The 260-foot-long sprawling boat spent nearly half a century in Hong Kong’s waters, playing host to “numerous international dignitaries and celebrities,” including Queen Elizabeth II and Tom Cruise, according to the Jumbo Kingdom website.
Aberdeen Restaurant Enterprises previously said it could not afford the cost of maintenance — with millions of dollars spent on inspections and repairs to meet licensing requirements. Hong Kong’s government, under Chief Executive Carrie Lam, rejected calls to offer temporary financial relief.
Coronavirus binds Hong Kong even closer to Beijing as the mainland takes lead on pandemic response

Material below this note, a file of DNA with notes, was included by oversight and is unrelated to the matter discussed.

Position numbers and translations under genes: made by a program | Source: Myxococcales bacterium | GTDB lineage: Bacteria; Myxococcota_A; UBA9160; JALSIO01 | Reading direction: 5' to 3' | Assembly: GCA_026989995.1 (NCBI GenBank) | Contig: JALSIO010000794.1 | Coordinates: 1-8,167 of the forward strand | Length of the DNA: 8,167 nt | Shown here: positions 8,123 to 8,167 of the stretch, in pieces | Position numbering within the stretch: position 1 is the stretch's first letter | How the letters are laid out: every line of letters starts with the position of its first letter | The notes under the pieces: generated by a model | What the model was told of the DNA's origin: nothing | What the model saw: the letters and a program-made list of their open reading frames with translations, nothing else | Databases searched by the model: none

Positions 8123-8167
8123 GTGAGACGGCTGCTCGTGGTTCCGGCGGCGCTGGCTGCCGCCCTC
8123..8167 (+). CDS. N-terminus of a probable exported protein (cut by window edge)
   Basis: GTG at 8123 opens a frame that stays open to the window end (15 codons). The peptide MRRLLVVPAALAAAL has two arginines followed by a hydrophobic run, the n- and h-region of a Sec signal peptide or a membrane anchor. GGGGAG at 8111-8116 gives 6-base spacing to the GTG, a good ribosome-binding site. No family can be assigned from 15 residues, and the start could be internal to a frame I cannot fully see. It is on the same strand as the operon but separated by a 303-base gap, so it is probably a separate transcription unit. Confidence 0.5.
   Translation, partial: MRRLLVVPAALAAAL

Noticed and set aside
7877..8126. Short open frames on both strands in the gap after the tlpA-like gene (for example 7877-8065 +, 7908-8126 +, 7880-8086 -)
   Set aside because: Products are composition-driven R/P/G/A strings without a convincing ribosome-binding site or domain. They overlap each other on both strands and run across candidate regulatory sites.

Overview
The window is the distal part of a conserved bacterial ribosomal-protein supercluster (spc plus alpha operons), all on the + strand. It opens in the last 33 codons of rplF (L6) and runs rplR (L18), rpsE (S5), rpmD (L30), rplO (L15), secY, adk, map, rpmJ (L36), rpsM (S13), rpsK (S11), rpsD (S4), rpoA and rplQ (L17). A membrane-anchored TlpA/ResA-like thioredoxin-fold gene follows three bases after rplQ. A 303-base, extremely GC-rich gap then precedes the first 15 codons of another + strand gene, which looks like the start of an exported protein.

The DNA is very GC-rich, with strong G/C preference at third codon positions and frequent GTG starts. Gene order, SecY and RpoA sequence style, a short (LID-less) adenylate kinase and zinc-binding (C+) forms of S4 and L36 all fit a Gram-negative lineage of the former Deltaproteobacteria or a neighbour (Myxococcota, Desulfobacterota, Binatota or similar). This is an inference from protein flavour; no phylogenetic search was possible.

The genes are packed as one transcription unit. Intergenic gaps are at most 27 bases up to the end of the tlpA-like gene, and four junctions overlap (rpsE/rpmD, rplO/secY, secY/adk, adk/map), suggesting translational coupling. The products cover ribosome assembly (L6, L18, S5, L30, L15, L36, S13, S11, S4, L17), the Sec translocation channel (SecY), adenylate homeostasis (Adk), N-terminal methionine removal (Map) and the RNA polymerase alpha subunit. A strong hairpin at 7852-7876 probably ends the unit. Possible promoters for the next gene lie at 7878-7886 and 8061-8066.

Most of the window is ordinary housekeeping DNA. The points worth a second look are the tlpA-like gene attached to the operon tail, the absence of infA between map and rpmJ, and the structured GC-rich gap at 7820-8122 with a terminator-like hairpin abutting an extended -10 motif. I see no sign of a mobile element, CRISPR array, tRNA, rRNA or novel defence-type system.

“We have clearly indicated that the government has no plans to invest money in the operation of the restaurant as we are not good at running such premises,” Lam said.
Even before the pandemic, the restaurant, which served Cantonese fare, was accumulating debt. But Hong Kong’s early move to ban tourists hit Jumbo Kingdom and other attractions hard.
Earlier this month, before it was towed, the restaurant’s 130-foot kitchen flotilla snapped off the back of the boat and sunk in Hong Kong’s Aberdeen Typhoon Shelter.
It was unclear exactly where Aberdeen Restaurant Enterprises planned to take the restaurant before it sank. A spokesperson for the company told South China Morning Post that the vessel was being towed somewhere in Southeast Asia.